Perceived Lack of Justice in Sierra Leone Continues to Undermine Civil Cohesion and National Development

Law Courts Building

By Amin Kef Sesay

The Black Civil Rights Activist ,Martin Luther King, Jr., in 1955 responding to an accusation that he was “disturbing the peace” by his activism during the Montgomery Bus Boycott in Montgomery, Alabama, replied that, “True peace is not merely the absence of tension: it is the presence of justice,” adding that, “Injustice anywhere is a threat to justice everywhere.”

Justice is itself the great standing policy of civil society; and any eminent departure from it, under any circumstance, lies under the suspicion of being no policy at all.

Justice renders to everyone his due. Justice is giving everyone willing to work hard the chance at a good job with good wages, no matter what their name is, what their skin color is, where they live.

Justice is living up to the common creed that says, I am my brother’s keeper and my sister’s keeper. Not only love from parents, neighborhood, but love from Police, love from politicians. Love from somebody who lives on the other side of the country. That is what justice is.

For Justice to be effective and efficacious, it should not only be done, but should … be seen to be done. Justice to be fair should be indiscriminately due to all, without regard to numbers, wealth, or rank.

However, the widely held perception in Sierra Leone today is that the legal system doesn’t work. Or more accurately, it doesn’t work for anyone except those with the most resources. Not necessarily because the system is corrupt.

We should not think our legal system is corrupt through and through to the point where it is unable to dispense justice. It is simply because the costs of our legal system are so astonishingly high that justice can practically never be done.

As such, Justice remains the tool of a few powerful interests; with legal interpretations continuing to be made to suit the convenience of the oppressor powers.

Only one thing will create peace and end terrorism in our country— the creation of a just society. If there is no justice, there will never be peace. If there is no justice, there is no hope for any of us…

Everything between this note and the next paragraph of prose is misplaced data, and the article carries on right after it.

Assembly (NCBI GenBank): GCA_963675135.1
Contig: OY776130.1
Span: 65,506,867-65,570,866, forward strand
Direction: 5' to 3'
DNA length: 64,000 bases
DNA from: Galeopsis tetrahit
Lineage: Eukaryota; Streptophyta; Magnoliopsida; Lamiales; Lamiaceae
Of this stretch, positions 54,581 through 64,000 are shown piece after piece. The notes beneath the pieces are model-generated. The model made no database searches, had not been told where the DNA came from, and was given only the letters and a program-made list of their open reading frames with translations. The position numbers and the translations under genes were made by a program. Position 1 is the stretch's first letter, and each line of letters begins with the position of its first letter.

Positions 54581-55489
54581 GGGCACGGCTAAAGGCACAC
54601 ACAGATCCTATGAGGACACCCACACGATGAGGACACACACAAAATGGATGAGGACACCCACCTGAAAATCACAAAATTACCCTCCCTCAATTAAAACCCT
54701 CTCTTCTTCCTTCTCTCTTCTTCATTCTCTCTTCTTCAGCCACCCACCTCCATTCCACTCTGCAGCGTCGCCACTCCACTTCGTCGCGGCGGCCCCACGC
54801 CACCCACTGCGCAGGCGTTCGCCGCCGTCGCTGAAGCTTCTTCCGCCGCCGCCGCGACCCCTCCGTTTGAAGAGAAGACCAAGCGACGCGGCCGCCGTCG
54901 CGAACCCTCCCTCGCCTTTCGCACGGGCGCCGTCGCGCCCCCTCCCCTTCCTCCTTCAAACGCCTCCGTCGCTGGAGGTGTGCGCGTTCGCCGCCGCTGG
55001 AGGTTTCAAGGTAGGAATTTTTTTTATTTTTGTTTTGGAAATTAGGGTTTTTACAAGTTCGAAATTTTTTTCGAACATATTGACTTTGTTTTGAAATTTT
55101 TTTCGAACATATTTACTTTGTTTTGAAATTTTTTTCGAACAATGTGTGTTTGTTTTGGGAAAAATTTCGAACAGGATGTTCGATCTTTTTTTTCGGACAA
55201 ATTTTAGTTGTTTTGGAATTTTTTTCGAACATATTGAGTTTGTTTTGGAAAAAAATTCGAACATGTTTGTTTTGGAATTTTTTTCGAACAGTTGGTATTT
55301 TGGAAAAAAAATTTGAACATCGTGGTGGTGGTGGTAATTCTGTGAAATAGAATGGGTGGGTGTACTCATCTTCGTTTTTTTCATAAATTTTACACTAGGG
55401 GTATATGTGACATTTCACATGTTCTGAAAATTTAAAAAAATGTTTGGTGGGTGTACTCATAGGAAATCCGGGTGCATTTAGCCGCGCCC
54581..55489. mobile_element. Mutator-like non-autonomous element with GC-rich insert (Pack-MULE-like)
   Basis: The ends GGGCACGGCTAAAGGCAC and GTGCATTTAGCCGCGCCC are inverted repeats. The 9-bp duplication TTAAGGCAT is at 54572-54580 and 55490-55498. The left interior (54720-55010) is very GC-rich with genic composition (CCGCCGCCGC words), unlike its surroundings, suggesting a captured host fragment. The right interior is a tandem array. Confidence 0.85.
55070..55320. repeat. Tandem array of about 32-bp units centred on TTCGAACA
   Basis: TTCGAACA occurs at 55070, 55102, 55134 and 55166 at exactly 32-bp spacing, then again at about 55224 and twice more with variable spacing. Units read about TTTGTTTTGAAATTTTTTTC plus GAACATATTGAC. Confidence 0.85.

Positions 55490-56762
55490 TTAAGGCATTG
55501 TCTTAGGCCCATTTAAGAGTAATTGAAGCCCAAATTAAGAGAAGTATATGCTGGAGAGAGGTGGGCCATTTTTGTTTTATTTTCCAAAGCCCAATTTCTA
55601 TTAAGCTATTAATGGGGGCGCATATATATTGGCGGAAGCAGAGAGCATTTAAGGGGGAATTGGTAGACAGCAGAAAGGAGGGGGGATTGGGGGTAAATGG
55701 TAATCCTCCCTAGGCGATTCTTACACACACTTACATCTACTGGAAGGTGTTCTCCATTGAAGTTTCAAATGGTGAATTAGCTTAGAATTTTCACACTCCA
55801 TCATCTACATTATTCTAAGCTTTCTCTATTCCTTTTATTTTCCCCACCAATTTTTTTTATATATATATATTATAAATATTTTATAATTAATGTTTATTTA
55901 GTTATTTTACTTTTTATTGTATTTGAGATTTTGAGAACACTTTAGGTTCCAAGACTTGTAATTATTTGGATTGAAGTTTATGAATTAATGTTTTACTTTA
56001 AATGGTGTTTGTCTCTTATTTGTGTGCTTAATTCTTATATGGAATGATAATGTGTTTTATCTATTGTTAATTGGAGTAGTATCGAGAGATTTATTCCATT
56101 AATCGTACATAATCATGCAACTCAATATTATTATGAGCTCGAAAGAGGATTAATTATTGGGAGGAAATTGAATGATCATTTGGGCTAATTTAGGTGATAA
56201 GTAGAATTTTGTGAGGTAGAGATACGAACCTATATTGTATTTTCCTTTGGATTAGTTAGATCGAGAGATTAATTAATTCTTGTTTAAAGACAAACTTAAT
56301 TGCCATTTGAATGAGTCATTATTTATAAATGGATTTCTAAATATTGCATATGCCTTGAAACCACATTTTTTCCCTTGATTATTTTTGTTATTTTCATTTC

The foundations of justice are that no one shall suffer wrong; and that the public good be promoted. Thus, we must understand that for society to be peaceful and cohesive, justice must be given indiscriminately; even to the lowest.

If there has been any crime, it must be prosecuted. If there has been any property of the State illegally transferred or leased, it must be recovered. If anyone commits a crime, however high in society, he/she should be held accountable by law. That is what justice is.

Socially, there is only one way to establish justice and that is to share the resources of the country more equitably which we refrain from doing. Without sharing there will never be justice. Without justice there will never be peace. Without peace there is no future for us.

For society to be truly governed by the rule of law, Parliament and all the political parties must be at the forefront of the advocacy to the Judiciary to impartially, dispassionately and objectively bring actions for the enforcement of the law in the courts so that if there is any guilt it will be punished; if there is any civil liability it will be enforced; if there is any fraud it will be revealed; and if there are any contracts which are illegal they will be canceled; and for every right of the people and the Government to be protected.


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